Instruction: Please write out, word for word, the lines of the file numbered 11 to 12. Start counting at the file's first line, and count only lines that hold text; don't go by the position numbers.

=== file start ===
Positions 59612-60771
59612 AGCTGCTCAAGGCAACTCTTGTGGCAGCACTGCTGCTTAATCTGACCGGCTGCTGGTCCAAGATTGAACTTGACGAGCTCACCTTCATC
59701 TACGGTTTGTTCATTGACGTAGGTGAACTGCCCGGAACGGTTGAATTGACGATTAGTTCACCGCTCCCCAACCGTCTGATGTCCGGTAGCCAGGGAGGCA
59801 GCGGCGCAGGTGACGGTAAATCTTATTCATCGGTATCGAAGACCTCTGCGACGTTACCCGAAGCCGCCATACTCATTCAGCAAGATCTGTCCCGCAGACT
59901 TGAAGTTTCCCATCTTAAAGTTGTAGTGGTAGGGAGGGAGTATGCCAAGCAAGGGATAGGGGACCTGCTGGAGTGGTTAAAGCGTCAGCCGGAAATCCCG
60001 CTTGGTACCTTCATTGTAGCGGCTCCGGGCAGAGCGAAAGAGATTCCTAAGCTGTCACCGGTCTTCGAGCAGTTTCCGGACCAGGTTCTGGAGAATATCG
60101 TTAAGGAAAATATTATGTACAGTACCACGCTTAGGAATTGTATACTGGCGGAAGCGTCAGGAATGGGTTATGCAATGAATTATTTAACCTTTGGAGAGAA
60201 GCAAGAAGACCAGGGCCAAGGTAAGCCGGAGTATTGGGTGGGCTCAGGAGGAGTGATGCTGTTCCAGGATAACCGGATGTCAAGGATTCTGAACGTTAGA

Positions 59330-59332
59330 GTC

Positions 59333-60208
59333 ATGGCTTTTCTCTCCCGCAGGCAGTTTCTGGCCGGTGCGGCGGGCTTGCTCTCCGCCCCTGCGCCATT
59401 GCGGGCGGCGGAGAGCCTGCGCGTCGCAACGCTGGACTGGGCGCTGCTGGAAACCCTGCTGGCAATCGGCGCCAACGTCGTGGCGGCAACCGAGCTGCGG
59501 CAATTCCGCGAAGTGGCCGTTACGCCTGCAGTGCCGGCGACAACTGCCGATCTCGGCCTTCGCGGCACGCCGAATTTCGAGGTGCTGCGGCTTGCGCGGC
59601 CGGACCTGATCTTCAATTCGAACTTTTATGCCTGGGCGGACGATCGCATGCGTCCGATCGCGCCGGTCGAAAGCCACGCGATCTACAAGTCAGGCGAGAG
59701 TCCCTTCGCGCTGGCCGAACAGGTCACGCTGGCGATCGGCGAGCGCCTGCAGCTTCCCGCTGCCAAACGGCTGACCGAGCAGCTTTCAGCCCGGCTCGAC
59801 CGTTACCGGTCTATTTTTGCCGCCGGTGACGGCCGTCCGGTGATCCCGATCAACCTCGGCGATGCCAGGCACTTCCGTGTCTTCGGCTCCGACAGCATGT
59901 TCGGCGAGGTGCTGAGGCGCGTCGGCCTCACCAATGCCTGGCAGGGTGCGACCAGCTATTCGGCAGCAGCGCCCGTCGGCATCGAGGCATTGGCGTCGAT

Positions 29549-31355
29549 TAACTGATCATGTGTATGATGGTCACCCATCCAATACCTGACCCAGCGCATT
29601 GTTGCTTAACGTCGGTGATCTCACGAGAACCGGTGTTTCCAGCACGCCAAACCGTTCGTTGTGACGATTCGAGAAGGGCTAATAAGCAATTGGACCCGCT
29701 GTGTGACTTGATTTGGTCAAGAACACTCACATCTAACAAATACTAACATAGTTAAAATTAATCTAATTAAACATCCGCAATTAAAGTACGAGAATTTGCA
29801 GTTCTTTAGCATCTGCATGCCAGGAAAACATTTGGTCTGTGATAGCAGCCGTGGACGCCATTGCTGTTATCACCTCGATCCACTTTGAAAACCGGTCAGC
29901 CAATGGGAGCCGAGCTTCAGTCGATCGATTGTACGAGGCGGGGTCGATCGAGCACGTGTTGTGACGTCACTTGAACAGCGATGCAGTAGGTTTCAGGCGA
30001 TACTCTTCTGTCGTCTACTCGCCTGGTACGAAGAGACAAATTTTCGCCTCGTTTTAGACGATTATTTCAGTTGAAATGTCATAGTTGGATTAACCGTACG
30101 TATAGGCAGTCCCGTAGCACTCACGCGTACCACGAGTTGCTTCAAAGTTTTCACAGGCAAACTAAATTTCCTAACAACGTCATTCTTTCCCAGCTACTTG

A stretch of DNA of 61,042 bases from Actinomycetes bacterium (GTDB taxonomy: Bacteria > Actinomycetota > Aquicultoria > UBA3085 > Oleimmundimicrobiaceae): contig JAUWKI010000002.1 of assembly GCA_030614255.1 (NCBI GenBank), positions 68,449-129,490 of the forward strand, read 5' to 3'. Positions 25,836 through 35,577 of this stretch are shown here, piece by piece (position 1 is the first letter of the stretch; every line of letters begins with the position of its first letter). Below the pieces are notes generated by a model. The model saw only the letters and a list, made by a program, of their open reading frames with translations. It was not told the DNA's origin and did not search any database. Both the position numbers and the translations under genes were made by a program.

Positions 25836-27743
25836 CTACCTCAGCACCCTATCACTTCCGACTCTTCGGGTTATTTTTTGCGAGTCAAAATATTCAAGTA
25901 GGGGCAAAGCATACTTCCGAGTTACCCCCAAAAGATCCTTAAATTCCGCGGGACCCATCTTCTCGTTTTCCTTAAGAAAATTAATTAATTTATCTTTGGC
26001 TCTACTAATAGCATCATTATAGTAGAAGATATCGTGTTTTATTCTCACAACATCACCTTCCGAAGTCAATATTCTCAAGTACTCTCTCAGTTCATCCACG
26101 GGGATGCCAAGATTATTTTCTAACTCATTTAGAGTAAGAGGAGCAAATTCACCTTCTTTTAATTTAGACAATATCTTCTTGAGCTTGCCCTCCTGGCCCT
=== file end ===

Positions 59333-60208
59333 ATGGCTTTTCTCTCCCGCAGGCAGTTTCTGGCCGGTGCGGCGGGCTTGCTCTCCGCCCCTGCGCCATT